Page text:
The Perks – and Perils – of “Write What You Know”

By Naomi Milliner

If I had a dollar (okay, maybe a hundred) for every time someone advised, “Write what you know,” I could buy a mansion… or at least a comfy townhouse in the poorer part of town. Not only that; it must be good advice because my debut middle grade novel is based on people and events in my life. So I know them very well indeed. And yet…

It took sixteen years for SUPER JAKE & THE KING OF CHAOS to be published. Turns out writing what you know can be harder than you think. At least, it was for me. Let’s give a few examples.

  1. In real life, the names of my three sons began with the letter “J.” When the characters’ names also began with “J,” I was told it was “too confusing.”
  2. In real life, my youngest son, Jake, had special needs and worked with five therapists, one each day, Monday through Friday. For the story, I was told that was way too many.
  3. In real life, there was no actual antagonist – so I had to create one.

There were other changes too, and one was monumental – but revealing it here would give too much away. You’ll just have to take my word for it… or read the book.

            Still, the real problem was this: What I knew wasn’t enough. What I knew was a young boy with severe brain damage. In my heart, this book was always about Jake. But it wasn’t a memoir; it was middle grade fiction.

            It took many critiques over many years for me to understand that my 11-year-old hero, Ethan, needed his own storyline. It was Ethan’s story, not Jake’s. It wasn’t a story about a boy with special needs, or a boy whose brother had special needs. It was about a boy with hopes and dreams and struggles of his own – who happened to have a brother with special needs. When I look back now, it seems more of a “duh” moment than a “ah-ha!” epiphany.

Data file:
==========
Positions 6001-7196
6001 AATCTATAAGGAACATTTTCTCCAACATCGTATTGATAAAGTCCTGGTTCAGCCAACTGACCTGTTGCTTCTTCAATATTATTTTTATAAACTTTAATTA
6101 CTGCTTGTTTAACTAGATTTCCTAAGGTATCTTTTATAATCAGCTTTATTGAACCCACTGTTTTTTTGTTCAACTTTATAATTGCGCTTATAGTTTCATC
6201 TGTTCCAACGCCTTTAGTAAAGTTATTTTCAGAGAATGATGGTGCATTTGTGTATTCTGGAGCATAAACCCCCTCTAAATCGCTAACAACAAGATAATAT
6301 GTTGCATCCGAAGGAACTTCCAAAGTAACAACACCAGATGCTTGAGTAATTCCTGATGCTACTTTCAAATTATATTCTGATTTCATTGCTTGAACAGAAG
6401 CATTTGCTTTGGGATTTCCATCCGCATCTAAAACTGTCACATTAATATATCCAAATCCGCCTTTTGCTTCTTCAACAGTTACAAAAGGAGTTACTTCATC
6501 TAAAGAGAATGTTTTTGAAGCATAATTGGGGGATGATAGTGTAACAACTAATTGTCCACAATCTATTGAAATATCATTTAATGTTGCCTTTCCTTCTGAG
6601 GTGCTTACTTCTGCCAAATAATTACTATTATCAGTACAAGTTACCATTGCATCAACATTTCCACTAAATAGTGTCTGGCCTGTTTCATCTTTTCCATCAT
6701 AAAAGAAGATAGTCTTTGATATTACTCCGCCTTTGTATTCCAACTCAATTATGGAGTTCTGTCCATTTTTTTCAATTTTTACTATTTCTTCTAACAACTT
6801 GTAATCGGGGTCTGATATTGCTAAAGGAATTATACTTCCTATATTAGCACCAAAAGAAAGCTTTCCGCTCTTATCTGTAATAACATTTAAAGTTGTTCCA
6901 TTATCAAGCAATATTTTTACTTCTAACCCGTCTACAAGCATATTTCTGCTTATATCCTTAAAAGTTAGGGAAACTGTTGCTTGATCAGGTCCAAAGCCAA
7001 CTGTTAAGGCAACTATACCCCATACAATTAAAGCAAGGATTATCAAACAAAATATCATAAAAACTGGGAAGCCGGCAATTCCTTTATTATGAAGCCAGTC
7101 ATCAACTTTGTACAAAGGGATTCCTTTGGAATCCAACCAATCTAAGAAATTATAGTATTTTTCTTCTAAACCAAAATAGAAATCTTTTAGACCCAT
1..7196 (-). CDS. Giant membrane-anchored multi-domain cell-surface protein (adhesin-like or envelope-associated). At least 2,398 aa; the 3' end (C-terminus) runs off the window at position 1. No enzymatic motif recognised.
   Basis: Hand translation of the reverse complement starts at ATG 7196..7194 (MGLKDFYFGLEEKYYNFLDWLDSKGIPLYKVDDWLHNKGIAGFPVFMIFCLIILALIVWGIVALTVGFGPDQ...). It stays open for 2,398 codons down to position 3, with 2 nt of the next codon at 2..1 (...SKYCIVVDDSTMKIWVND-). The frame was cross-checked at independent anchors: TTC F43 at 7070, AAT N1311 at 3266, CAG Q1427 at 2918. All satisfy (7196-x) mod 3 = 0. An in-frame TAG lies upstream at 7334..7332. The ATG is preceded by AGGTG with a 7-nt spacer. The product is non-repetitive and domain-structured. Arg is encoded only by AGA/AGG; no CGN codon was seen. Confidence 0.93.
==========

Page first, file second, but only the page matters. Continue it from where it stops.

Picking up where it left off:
I think this is the downside of “write what you know.” There were countless times in my critique group when any one of us said to another, “That doesn’t make sense,” or “That’s really hard to believe.” And the writer under fire always responded, “But that’s what happened in real life!”

            Lesson learned the hard way: just because something “really happened” doesn’t make it believable in a fictional world. Just because telling Jake’s story was foremost in my mind when I started writing it, didn’t make it his story. And just because I knew my subject matter inside and out, didn’t mean I knew the best way to tell it.

            So for what it’s worth, here’s my advice: Write what you know, then figure out what you don’t. Leave enough of what’s real to keep it honest and authentic, but add enough fiction to turn it into a real story.

Naomi Milliner has a Bachelor’s Degree in English and a Master’s in Screenwriting from USC Film School. As a long-time member of SCBWI, she created the Authors Book Club (ABC) for published authors and illustrators to share their journey with other members. She has also served on the Women’s National Book Association’s Great Group Reads Committee since 2009. Super Jake & the King of Chaos is her first novel, and is inspired by her family. She lives in Maryland, with her husband and sons, and two ridiculous felines.


  1. I totally get what you mean about real life sometimes not being believable. Yesterday my daughter cut her toe on her brother’s tooth, but if I were to put that in a story, I would be told it wouldn’t actually happen in real life! 😀


  2. Great advice! And great overview of the pitfalls of writing what you know! Love that you suggest write what you know, keep enough to be honest and authentic, then add to it and turn it into a great story. Congratulations!


  3. Dear Naomi: congratulations! As I read through your post, I kept nodding my head in total agreement. Often, truth IS stranger than fiction, and you nailed it when you said, “Leave enough of what’s real to keep it honest and authentic, but add enough fiction to turn it into a real story.”

    Liked by 2 people

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